On Sunday, Dec. 3, Yemen’s Houthi rebels announced they had fired a “winged cruise missile” at the United Arab Emirate’s al-Barakah nuclear power plant construction site, 230km southwest of Abu Dhabi. UAE military authorities dismissed the claim, maintaining that if the missile had entered their air space, it would have been intercepted by Emirati air defenses,
This contention DEBKA Weekly’s military sources find hard to credit, because neither Saudi Arabia nor the UAE is equipped with adequate air defense systems for warding off the advanced Iranian ballistic missiles that the Houthis are threatening to unleash against their cities and strategic infrastructure. Since the Houthis fired an Iranian ballistic missile against Riyadh on Nov. 4, Western and Middle East intelligence services have realized that the US Patriots guarding those targets are not up to dealing with ballistic missiles, especially when they are cruise missiles.
Now, the Houthi-affiliated TV channel has shown video footage claiming to represent Iran’s most highly advanced Soumark.Kh-55 cruise missile, which can carry a nuclear warhead. Neither Saudi Arabia nor the United Arab Emirates have air defense systems capable of intercepting this weapon. With a maximum range of up to 3,000km, this reportedly re-engineered Russian KH-55 cruise missile, which can reach Israel from Iran, flew 600km on its maiden voyage in 2015. It has the advantage that it can be launched from ships, aircraft and submarines.
Six examples of the Russian original were smuggled to Iran through Ukraine 16 years ago.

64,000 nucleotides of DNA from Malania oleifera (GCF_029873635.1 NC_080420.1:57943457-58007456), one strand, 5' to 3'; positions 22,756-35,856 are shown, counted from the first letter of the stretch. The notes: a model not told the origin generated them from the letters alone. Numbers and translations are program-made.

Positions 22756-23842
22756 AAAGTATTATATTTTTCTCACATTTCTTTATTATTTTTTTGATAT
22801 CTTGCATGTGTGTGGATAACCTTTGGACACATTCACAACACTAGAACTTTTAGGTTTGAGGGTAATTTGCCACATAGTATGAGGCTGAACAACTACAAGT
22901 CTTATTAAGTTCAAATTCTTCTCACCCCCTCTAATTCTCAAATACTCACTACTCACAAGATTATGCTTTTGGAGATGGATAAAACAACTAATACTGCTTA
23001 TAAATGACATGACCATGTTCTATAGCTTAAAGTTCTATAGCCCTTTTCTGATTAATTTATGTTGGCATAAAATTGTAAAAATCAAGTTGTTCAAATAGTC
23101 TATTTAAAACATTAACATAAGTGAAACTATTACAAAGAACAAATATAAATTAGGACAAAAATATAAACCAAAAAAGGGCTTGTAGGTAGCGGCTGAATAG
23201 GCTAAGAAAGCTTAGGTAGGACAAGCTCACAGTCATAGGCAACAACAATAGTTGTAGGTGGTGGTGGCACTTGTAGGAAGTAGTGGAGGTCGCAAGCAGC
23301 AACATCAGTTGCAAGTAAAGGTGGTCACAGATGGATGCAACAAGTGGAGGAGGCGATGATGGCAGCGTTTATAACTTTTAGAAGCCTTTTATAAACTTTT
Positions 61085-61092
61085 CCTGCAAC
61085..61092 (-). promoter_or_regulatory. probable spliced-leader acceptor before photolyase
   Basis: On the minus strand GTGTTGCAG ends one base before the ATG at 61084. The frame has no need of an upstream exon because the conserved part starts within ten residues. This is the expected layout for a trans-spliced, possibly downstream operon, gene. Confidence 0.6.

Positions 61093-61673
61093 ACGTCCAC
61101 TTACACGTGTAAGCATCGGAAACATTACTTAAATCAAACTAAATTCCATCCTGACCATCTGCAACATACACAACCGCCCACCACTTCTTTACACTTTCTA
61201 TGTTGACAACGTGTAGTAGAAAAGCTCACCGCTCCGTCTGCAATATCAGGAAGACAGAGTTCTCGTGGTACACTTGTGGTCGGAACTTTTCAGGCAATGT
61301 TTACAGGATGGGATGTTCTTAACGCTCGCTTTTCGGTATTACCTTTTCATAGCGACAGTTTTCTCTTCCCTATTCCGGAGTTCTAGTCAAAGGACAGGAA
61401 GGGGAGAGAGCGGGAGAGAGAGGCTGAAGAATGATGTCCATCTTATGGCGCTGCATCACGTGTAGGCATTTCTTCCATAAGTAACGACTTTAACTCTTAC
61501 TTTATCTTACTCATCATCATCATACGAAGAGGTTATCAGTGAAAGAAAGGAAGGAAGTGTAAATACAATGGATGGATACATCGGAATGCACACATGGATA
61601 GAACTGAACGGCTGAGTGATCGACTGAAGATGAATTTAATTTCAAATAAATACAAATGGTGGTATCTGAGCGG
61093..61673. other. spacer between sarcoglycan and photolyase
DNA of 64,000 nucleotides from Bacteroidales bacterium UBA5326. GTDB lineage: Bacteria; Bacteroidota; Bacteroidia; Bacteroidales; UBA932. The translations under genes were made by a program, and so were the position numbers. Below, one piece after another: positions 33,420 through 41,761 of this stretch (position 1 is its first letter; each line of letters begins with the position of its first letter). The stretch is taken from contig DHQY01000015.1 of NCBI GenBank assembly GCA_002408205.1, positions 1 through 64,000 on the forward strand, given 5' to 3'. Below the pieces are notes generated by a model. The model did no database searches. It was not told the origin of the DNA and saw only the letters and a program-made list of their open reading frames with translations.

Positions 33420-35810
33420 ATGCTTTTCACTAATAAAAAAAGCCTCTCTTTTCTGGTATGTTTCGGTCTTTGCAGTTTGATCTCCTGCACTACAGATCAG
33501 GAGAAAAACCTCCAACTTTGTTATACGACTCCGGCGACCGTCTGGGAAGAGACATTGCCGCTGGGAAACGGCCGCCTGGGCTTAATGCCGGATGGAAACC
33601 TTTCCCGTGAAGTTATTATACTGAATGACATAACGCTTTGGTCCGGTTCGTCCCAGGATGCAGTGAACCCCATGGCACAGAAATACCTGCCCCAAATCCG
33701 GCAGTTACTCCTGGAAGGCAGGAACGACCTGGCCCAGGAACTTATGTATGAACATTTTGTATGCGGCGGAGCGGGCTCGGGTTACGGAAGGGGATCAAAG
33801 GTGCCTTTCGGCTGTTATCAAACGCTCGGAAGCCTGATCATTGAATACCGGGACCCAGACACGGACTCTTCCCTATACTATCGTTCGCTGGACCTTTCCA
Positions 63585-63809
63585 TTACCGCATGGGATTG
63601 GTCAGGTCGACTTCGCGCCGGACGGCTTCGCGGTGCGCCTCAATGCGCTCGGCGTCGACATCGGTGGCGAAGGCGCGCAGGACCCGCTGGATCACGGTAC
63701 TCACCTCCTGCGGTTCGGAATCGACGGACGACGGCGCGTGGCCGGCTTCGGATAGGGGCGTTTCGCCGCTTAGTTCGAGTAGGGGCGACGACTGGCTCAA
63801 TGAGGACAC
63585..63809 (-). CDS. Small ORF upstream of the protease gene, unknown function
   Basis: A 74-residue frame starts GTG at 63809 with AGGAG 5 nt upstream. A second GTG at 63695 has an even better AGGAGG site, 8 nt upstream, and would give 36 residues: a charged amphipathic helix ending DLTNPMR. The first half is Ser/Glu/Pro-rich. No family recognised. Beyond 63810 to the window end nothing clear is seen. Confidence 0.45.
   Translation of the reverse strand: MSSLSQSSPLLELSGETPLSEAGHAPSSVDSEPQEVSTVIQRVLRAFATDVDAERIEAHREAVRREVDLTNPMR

In the spring of 2015, the Iranian defense minister at the time inaugurated what was called the Soumar production line. The first field test of the missile was reported by the German Die Welt newspaper to have been conducted in January 2017. That report appeared a day after a top White House official said that Iran had been put “on notice” for launching a ballistic missile in violation of a UN Security Council resolution.
The Russian Kh-55 cruise missile from which the Iranian Soumar is copied has a maximum range of 2,500km and a speed of about 860 km/h. It could cover the distance to the UAE in one hour and 20 minutes on a trajectory through Saudi air space. Cruise missiles generally fly at low altitudes and are hard to detect. The KH-55 cruises at about 100 meters. But it is not known what kind of guidance system it has.
If, in fact, the Yemeni rebels possessed and fired a Soumar, which was somehow smuggled into Houthi controlled territory, it would be a major escalation of Iran’s armament for the Houthi rebels with state-of-the-art weaponry never made available to any other of its allies.
At the same time, the Yemeni Houthis’ success in using the Soumar is in question. Images recorded in the Middle East after they aimed a ballistic missile at the Gulf emirate showed broken missile fragments, including a warhead which had fallen in the Al-Jawf governorate in North Yemen. Those images, one of which appears on the attached picture, appears to show that the Houthis did fire a cruise missile at the unfinished Abu Dhabi nuclear plant, but that it fell short and exploded near to the place from which it was launched.
Nonetheless, the threat of future cruise missile attacks can’t be dismissed. Tehran is clearly pursuing its emphasis on missiles as the primary weapon of its armament program. The Iranians are most likely ready to give this uniquely powerful cruise missile into the hands of its Yemeni proxy to promote its overriding ambition to score victory in the Yemen war, as a big step towards domination of the Arabian Peninsula and Gulf regions. Tehran is also holding the Soumar over the heads of its critics as a means of silencing them. When European leaders called for negotiations on Iran’s missile program, Revolutionary Guards commander Gen. Hossein Salami pushed back on Nov. 25 by directly threatening Europe with extended-range missile attack.